In an Oct. 11 op-ed published by the Stanford Daily, Teryn Norris and Eli Pollack argued against Wall Street recruitment at Stanford. They claimed that the CDC and the university in general favors financial industry firms in the campus recruiting process.
“To this day, career development offices accept donations from the wealthiest banks in exchange for special recruitment access,” they wrote.
Lance Choy, director of the Career Development Center’s Career Counseling program at Stanford, responded to some of these claims. “We have a partnership program in which a number of companies participate, including banks,” Choy stated.
The Partners Program offers employers access to resources on campus during the recruiting process. Program levels range from $10,000 per year for a platinum membership to just $2,000 per year for a silver membership.
“The partnership program has helped provide more structure to [banks’] efforts,” stated Choy. “Probably the biggest advantage that the partnership program provides is access to interviewing rooms.”
“The partnership program controls the number of rooms companies can reserve and helps with the competition for interview dates,” he continued.
Other benefits for platinum members include an exclusive Cardinal Recruiting day, premier tables at career fairs, and unlimited email distribution to targeted students and alumni.
The money received from companies taking part in the Partners Program is used to fund other CDC services. “Regarding the banks, the partnership program has brought more order to the chaos,” Choy stated. “In the process of creating more structure, the CDC has been able to generate revenue to fund other important services.”
But not all employers participate in the Partners Program. Organizations like Teach for America, Sotheby’s, and the Foreign Service can participate in some recruiting at no cost. Additionally, “public service organizations receive a special discounted registration rate,” at career fairs, according to Choy.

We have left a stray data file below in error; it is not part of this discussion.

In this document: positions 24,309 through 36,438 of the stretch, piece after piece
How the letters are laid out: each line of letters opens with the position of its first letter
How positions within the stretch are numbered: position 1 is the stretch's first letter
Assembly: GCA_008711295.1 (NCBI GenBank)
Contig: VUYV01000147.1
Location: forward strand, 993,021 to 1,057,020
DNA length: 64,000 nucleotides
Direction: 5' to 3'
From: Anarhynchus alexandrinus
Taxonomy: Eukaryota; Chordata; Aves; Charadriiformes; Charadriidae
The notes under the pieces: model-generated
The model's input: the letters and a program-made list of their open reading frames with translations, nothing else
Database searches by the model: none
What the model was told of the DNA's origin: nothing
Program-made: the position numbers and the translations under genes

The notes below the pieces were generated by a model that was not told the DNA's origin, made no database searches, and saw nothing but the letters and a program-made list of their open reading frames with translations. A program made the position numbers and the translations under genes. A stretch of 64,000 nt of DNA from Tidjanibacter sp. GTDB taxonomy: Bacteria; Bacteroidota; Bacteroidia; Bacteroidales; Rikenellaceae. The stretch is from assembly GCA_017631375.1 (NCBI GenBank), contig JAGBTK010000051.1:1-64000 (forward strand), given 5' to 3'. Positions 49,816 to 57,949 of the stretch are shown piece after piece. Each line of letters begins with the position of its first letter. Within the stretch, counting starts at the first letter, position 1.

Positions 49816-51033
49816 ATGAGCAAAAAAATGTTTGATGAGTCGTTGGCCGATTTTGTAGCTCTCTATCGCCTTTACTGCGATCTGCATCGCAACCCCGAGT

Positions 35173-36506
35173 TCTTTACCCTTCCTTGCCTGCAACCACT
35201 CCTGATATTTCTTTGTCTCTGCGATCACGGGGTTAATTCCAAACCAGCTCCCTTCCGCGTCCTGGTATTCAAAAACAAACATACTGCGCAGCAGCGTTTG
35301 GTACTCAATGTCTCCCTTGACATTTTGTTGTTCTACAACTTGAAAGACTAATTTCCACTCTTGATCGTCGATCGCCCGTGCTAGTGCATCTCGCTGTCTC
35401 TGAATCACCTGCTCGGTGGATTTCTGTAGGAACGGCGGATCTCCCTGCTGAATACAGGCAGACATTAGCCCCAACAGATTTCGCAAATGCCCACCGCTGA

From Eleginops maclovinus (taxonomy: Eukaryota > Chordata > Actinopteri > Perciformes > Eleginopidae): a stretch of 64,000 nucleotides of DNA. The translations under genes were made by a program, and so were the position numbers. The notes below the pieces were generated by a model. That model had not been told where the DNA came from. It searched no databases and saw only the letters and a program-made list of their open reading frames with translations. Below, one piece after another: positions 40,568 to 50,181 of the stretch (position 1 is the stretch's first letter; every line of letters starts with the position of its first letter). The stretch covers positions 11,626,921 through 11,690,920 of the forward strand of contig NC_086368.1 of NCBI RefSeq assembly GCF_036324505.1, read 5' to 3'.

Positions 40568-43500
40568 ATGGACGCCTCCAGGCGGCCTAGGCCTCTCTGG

Anton Zietsman, a columnist for The Review who has gone through the financial recruiting process at Stanford, explained, “[T]he Stanford community goes out of its way to emphasize alternative employment opportunities, whether through SIG fellowships, Haas fellowships, research positions, or TFA.” He believes that the financial firm recruiting process is well developed and so popular among students, that the CDC is right in not providing additional aid to these firms during the recruiting process.
“We should be careful not to equate an established and well-run recruiting process with unfair access to students,” Zietsman stated.
But Norris and Pollack specifically argued against the CDC’s involvement with Goldman Sachs even after it was being investigated for its trading practices.
“In general, as long as a company complies with Federal and State employment laws, they can recruit at Stanford,” Choy responded. “Students can make their own decisions whether a company meets their expectations.”
When asked if the financial industry has undue influence over Stanford students in the recruiting process, Choy responded, “There’s a lot of different factors influencing students. As I mentioned before, students need to start earlier and begin to explore different career and think about what they want from a career.”
“For some, finance is a great option for them,” he continued. “For others, finance seems to be a convenient option, a path of least resistance.”
When asked if financial recruiting should be limited on campus, Zietsman replied, “Absolutely not…If you want less students to go into finance or consulting out of college, the answer is to work on the students, not the firms.”
“Of all places, I don’t [think] Stanford is one where we need to be worried about the ‘undue influence’ of financial firms,” he stated. “There is a strong culture of public service on this campus and taking these sorts of jobs already carries significant stigma.”